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Dealmaker Q&A: TSCP on Acquiring DDC Cabinet Technology

Tom St. Geme of Thompson Street Capital Partners shares why they're betting that their new acquisition can deliver a revolutionary technology at a cost-effective price point

Dealmaker Q&A: TSCP on Acquiring DDC Cabinet Technology

When Thompson Street Capital Partners (TSCP) and Cequel III acquired a controlling interest in DDC Cabinet Technology, a manufacturer of patented data center cabinet and cooling solutions, they were excited to partner with a company providing a unique product in a time of ever-growing demand for AI and data tools. Tom St. Geme, director at TSCP, spoke to Middle Market Growth about what drew his firm to DDC Cabinet Technology and how he hopes to expand and scale their offerings in a rapidly growing AI market.


Middle Market Growth: When sourcing the deal, what were you looking for in an investment target, and how did DDC Cabinet Technology fill those requirements?

Tom St. Geme: Partnering with talented founders who have built great businesses, in markets we understand well, where we see untapped potential and an opportunity to help accelerate growth is the foundation for how we invest at TSCP. DDC was a unique situation for us for a number of reasons. First, one of our portfolio companies, TierPoint, a national operator of data centers, had been a user of DDC’s technology for several years leading up to our DDC investment and saw it consistently outperform alternatives when powering higher density workloads. Second, our long-time partner, Jerry Kent, currently the CEO of TierPoint and CEO of his management company Cequel III, had a preexisting relationship with the DDC founders and helped bring the deal to life with his impressive track record that has spanned decades, building technology leaders.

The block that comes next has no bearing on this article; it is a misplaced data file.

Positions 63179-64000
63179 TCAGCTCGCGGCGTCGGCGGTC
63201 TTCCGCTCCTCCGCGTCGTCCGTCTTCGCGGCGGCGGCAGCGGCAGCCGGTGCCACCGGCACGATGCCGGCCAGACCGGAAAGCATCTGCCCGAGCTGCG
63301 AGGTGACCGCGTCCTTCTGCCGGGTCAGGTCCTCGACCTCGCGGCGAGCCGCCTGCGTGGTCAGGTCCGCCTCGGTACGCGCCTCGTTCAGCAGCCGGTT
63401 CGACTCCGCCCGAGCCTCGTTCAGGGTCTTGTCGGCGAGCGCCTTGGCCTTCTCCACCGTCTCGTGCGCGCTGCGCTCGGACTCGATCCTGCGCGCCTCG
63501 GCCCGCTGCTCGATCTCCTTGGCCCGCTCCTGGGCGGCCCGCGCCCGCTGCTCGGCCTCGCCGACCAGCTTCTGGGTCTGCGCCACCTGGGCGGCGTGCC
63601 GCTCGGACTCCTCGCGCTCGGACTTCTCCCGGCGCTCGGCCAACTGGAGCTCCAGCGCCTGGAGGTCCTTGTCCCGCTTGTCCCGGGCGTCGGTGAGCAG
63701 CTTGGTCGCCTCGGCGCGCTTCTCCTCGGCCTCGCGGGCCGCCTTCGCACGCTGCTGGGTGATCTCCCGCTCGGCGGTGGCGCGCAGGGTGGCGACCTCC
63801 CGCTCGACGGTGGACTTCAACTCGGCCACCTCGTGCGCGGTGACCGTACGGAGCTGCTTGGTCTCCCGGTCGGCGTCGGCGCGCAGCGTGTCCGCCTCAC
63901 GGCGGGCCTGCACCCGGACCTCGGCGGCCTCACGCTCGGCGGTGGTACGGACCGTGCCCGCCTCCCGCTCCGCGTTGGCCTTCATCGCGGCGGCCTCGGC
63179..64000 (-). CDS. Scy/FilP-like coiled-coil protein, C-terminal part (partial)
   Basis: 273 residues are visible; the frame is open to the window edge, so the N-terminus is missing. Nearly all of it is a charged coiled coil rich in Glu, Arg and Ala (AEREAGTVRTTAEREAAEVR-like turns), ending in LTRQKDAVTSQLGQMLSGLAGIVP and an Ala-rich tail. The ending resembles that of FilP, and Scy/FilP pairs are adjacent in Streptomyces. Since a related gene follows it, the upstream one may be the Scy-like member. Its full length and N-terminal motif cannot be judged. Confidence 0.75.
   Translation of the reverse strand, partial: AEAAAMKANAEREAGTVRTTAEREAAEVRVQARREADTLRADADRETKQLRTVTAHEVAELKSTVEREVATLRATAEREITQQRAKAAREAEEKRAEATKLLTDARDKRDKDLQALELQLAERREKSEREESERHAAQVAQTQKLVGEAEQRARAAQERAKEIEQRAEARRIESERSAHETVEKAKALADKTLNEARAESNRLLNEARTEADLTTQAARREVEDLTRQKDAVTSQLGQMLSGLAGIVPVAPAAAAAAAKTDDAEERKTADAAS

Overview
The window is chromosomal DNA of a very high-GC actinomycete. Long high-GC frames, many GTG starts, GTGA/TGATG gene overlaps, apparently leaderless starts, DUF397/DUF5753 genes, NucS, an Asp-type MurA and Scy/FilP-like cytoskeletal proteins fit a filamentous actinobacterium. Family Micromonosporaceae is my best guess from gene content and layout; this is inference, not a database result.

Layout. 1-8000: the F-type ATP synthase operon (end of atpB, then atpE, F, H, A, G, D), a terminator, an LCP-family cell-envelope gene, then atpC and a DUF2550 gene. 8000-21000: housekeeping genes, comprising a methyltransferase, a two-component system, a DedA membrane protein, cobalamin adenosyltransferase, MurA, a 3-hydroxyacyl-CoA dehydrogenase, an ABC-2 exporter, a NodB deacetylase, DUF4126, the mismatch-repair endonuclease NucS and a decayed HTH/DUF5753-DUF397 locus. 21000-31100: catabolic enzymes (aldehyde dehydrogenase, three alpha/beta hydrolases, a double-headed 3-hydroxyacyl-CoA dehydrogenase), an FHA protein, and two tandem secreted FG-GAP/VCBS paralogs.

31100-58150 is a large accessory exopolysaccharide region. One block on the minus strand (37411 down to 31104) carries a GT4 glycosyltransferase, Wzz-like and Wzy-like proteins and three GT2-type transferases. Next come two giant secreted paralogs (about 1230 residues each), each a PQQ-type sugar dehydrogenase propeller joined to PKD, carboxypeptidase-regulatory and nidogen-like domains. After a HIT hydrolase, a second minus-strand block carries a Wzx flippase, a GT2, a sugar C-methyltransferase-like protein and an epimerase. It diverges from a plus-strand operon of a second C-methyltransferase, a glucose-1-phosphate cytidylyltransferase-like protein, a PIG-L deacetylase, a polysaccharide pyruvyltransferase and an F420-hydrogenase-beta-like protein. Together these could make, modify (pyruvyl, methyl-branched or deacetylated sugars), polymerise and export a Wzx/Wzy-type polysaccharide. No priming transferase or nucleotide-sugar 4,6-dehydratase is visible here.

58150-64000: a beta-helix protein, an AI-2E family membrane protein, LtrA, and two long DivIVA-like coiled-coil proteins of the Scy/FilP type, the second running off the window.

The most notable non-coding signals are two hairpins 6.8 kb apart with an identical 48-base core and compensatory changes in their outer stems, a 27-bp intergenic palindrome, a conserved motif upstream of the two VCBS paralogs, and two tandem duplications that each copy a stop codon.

Moreover, like other TSCP technology investments, DDC was led by two highly technical co-founders who spent a decade building an innovative cooling solution that we thought was well-positioned to win in the fast-growing AI computing market. They needed a growth partner to help expand the platform and more quickly commercialize the technology. This combination of deal dynamics aligned nicely with our founder-first approach, in a market we were well-versed in, with growth opportunities we believed we could help the team capitalize on.

MMG: What attracted TSCP to the technology sector initially, and how does this deal fit into your broader investment strategy?

TSG: We frequently talk about finding “hidden champions” when making investments in technology and software at TSCP. These are best-of-breed products that have flown under the radar and are or have the potential to be niche leaders in their category. We’re constantly in search of technology businesses that exhibit these characteristics and of course beyond that, have been drawn to the secular growth, recurring revenue models, strong retention, attractive profitability profiles and asset light nature that can be found across the technology landscape. More simply, technology businesses can scale very well, and tech is an area where we’ve found great businesses and talented entrepreneurs to partner with over the years.